Florida Tightens Rules: The Florida Fish and Wildlife Commission recently took additional steps to improve the protection and management of sharks within Florida waters. The commission prohibited the harvesting of sandbar, silky, and Caribbean sharpnose sharks and extended the minimum catch size to 54-inches on approximately 14 shark species. This will decrease the take of juvenile sharks and hopefully improving the chance for better reproduction rates. Additionally, the new rules require that sharks are to be taken by hook-and-line only and must be brought back whole - the head and tails cannot be removed at sea, as has been currently happening. This allows for better monitoring and management of catch levels by government officials.
A lot of attention amongst shark advocates has been placed on protection of Florida's lemon sharks - sharks that have been gaining considerable interest with commercial shark fisheries for the shark fin market. Lemon sharks can congregate in large numbers in shallow water and this makes them a potentially easy catch. The Florida commission has responded with a proposed rule that prohibits recreational and commercial harvesting of lemon sharks in Florida waters. This is a great step on the commission's part but it is only a proposal - meaning it's subject to a period of public comment before being acted upon or rejected. You can expect plenty of comment from conservationists and commercial or sportfishing interests alike. And I am sure there will be plenty of pro-lemon shark petitions circulating for you to consider.
Read FWC press release.
Shark Con and the 100 Million Debate: The less-than-encouraging news has to do with a soon-to-be-released documentary that purports a conspiracy within the shark conservation/shark ecotourism community. It all started with an issue of concern - the possible exaggeration of the worldwide shark catch numbers. Ever heard the figure 100 million sharks killed each year? I'm sure you have but that number is being challenged or questioned (and perhaps rightfully so). But the concern for accuracy is being manipulated into being the tip of the iceberg of some worldwide conspiracy to be exposed in the upcoming film Shark Con.
As a filmmaker, I smell a hyper promotional campaign in full swing and while I regard the need for using verifiable or at least reasonably estimated data when it comes to shark catch numbers, I have suggested to other shark advocates to take a breath and rather than add to the hype and buzz that the producers are looking for, let's wait until the film is out so that we can better examine - and I suspect dispute - what ever fanciful conspiracy theory they are putting forth.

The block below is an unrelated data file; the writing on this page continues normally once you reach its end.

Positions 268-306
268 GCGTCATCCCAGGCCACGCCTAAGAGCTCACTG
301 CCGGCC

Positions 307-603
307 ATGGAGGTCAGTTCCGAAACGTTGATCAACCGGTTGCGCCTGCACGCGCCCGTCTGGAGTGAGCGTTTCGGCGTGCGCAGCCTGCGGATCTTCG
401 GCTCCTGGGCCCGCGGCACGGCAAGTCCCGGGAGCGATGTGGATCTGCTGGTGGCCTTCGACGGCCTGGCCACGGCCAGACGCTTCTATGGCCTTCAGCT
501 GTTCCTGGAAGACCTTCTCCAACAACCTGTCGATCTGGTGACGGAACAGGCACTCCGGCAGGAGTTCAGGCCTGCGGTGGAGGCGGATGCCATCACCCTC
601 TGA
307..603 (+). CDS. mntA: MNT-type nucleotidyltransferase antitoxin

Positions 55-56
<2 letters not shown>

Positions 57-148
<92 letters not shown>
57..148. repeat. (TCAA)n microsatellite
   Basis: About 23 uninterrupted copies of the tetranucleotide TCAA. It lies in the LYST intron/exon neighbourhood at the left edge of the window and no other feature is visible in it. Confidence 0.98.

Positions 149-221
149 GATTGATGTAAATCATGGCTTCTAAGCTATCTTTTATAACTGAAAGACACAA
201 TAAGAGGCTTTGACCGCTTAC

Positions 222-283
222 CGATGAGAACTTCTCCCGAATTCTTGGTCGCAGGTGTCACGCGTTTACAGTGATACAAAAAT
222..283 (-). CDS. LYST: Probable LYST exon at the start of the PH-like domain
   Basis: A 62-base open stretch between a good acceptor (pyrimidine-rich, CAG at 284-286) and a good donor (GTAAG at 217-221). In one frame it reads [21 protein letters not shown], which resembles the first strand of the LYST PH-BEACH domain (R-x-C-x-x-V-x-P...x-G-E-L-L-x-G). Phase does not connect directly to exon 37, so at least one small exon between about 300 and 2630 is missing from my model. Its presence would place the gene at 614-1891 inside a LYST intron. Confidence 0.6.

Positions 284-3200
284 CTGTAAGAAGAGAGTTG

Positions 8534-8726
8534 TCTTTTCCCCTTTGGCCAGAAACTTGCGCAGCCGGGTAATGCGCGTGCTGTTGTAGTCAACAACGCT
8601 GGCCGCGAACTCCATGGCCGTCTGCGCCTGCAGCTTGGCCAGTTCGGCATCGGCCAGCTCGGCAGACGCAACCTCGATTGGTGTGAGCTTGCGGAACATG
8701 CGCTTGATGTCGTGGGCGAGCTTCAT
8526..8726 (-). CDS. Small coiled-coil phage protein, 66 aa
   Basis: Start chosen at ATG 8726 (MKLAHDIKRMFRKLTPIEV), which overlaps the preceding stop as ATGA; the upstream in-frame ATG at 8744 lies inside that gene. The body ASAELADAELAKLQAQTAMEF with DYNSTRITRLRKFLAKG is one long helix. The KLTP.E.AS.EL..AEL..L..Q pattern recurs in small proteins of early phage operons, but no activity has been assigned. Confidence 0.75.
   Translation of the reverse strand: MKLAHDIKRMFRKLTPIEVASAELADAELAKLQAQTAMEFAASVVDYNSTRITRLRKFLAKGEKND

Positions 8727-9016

David Schiffman at the Southern Fried Science blog, ran a post about this issue and received some 40 responses to date. Here was my response:
For myself, as an ocean advocate but also someone who is familiar with the film/TV business, I am both concerned – when inaccuracy can be construed as incompetence or, even worse, conspiracy – and I am suspicious – as we have filmmakers here who are trying to generate buzz and sell a product.
Indeed, 100 million has always been a conveniently round number. When I speak to groups about shark conservation, I have used the range of “20 million to as high as 100 million” and then I proceed to explain the wide discrepancy as an estimate based on legal catch, illegal catch, and by-catch – questionable variables indeed and ones that many scientists and researchers do not like to work with. But even if we use the low-end numbers, given the low reproductive rate of these animals, wouldn’t that be cause enough for concern?
But nothing hurts a cause more than exaggeration. And, conversely, exaggeration is a mainstay of entertainment promotion.
So, what is the big Shark Con? A conservation movement fabricating numbers for what nefarious purpose? Shark diving operators forming some worldwide collective of small businessmen to drain divers of their hard-earned dollars? Shark-huggers hiding the fact that the populations of sharks are greater than they ever have been? Or . . . an attempt to simply exploit and capitalize on, for entertainment purposes, the lack of precision that is inherent with many environmental issues today – from shark conservation to climate change?
I suspect we are witnessing a classic public relations strategy: start a quiet dialog about shark catch discrepancies; raise the bar with indignant reactions and comments from some scientists and researchers; introduce the conspiracy angle; let the viral/rumor mill stir a bit; then start promoting the film that purports to bare it all.
We are living in a world of rumor, over-opinionated blogs and radio hosts, heated partisanship, and unfettered viral communication. Shark conservationists need to take a breath, calmly and rationally promote the cause based on the most reliable data, and rebut Shark Con only when they have made their arguments or accusations clear.